Paragraph (3):  I must admit that I will choose to stay at the disadvantage in these discussions because I do not wish to scan the FERC files which in my opinion have been padded with colored and incomplete facts in addition to much reliable information.  I will stay with the knowledge I have acquired over the years and, though it may be as incomplete as the above referenced studies, I am comfortable with it.  First, water coming to the reservoir already contains nutrients and, also, that portion of it that has passed through Upper Klamath Lake already would contain the toxins if such toxins are carried downstream instead of dissipating.  The top few feet of the reservoirs are normally heated by the sunís rays; however, colder water settles to the lower depths, something about the density of cold water, and the sunís rays have little effect on this cold water.  Toxins that do not dissipate would generally be found within that top few feet of warm water or within the organic sediment.  Upper Klamath Lake, being a shallow lake would not have the benefit of colder water at depth plus it has whatever warming local hot springs might generate so I have a problem with your contention that water from the reservoirs kill off the salmonids and yet you say hundreds of thousands will pass through Upper Klamath Lake successfully.  Water for use in the hatchery is drawn from the reservoir just a few feet below the surface and yet the hatchery has been able to operate successfully.  Suction dredge mining has been a popular activity in the Klamath River for a number of years.  These miners stay under water in the Klamath day after day with no apparent ill effects.

It is true that salmon living within the waters of the Klamath are subject to different diseases and some of these diseases kill off large numbers of the young and others large numbers of the adults.  Be this as it may, I know of no study that relate these diseases to the Dams.

Paragraph (4):  Cost studies and conclusions referred to in this paragraph are incomplete in their overall cost analysis; therefore, I will hold off comments pending completion of presently planned studies.  The CEC letter strikes me as being more oriented around assumptions and suppositions than true and complete all around analysis.

Paragraph (5):  Comprehensive studies presently being planned should determine toxicity of sediments and a pretty fair guess of total quantity.  Existing sediments will probably contain a fair amount of organic material from the algae so if it is not toxic, just where does the toxicity exist and for what period of time?  Whatever sediments sent downstream by whatever means will end up coating the banks along the river for decades.  Sand, silt and other fine sediments thrown up along the river by various high waters back to and including the 1964/5 flood still coat the banks in many places.  If sediment from the reservoirs contain toxins or other toxic material, it will be a threat to wildlife along the river for generations.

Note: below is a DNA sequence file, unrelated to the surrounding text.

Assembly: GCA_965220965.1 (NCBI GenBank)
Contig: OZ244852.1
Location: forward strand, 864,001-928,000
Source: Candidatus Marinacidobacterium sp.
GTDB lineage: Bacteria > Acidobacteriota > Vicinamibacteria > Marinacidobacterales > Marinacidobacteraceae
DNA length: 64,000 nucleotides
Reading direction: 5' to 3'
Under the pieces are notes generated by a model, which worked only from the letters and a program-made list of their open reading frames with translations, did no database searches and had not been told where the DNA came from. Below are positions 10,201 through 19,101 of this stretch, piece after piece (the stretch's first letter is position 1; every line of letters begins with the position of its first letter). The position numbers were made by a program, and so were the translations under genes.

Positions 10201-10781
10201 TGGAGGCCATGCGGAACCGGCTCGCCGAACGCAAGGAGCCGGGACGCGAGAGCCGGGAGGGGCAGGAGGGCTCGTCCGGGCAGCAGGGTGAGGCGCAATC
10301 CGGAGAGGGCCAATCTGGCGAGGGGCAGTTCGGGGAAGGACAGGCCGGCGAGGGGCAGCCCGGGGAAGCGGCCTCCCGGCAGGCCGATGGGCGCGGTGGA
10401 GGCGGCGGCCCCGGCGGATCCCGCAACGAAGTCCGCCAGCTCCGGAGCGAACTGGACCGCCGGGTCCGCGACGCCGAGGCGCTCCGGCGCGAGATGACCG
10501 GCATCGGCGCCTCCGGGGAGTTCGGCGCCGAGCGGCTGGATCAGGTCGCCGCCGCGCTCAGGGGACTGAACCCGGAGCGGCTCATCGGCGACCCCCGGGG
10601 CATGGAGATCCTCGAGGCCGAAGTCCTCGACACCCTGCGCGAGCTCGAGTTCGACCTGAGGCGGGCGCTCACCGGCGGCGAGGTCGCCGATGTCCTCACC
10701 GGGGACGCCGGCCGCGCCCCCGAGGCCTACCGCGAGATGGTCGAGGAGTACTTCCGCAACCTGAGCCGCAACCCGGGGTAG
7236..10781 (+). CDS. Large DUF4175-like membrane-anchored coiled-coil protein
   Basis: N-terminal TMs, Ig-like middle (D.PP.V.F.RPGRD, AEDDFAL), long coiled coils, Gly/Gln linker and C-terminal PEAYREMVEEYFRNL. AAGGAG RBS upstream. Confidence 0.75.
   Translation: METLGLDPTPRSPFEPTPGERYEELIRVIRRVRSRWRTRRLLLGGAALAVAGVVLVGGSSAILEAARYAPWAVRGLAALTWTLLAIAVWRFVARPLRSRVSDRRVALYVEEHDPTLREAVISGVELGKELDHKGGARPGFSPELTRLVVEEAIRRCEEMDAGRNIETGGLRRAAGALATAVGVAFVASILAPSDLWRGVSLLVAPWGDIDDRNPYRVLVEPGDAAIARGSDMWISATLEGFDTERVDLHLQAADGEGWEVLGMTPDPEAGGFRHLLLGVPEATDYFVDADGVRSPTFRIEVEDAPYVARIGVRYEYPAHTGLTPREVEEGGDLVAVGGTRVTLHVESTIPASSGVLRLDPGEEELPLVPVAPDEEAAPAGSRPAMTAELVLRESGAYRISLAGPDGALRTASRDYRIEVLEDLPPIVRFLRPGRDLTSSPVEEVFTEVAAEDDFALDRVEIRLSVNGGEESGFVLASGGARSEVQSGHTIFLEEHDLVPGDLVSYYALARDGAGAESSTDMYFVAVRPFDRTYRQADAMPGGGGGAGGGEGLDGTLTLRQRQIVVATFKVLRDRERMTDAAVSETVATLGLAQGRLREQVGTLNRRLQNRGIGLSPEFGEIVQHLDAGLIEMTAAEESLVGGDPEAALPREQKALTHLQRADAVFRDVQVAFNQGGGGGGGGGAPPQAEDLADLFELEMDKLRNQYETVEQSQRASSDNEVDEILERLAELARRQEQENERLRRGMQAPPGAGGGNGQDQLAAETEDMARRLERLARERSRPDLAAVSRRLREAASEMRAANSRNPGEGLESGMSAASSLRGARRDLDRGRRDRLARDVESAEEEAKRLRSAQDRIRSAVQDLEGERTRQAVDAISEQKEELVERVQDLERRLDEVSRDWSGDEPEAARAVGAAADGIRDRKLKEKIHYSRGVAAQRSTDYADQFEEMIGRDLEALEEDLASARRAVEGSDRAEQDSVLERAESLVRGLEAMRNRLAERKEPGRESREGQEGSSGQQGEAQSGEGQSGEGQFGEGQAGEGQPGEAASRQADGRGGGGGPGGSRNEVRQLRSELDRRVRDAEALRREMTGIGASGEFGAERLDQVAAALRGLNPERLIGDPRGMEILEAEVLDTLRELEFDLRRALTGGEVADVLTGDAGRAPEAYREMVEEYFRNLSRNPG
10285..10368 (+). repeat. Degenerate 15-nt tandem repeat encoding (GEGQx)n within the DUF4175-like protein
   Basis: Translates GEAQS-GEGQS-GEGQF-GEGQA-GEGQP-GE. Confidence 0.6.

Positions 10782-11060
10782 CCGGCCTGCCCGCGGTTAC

Paragraph (6):  To reason that the dams should come out just because they only represent  a very small percentage of the companies overall generating capacity is not good reasoning.  This power is renewable with the energy removed from the falling water having no side affect on the physical world around this source of power except possibly erosion of the streambed for a short distance downstream.  With the Klamath, loss of renewable gravel source through the dammed area would not be great, especially with Upper Klamath Lake in close proximity upstream and with many mountain tributary streams downstream acting as replacement sources.  Whereas, continual expansion of wind farms should be expected to have a changing affect on weather patterns in those areas.  Winds are created by differences in atmospheric pressure which could be subject to change with interruption of the air movement.  I have seen nothing speaking to this possible problem and, if it has not been investigated, it should be.  If I remember my lessons correctly, there is no action without a reaction.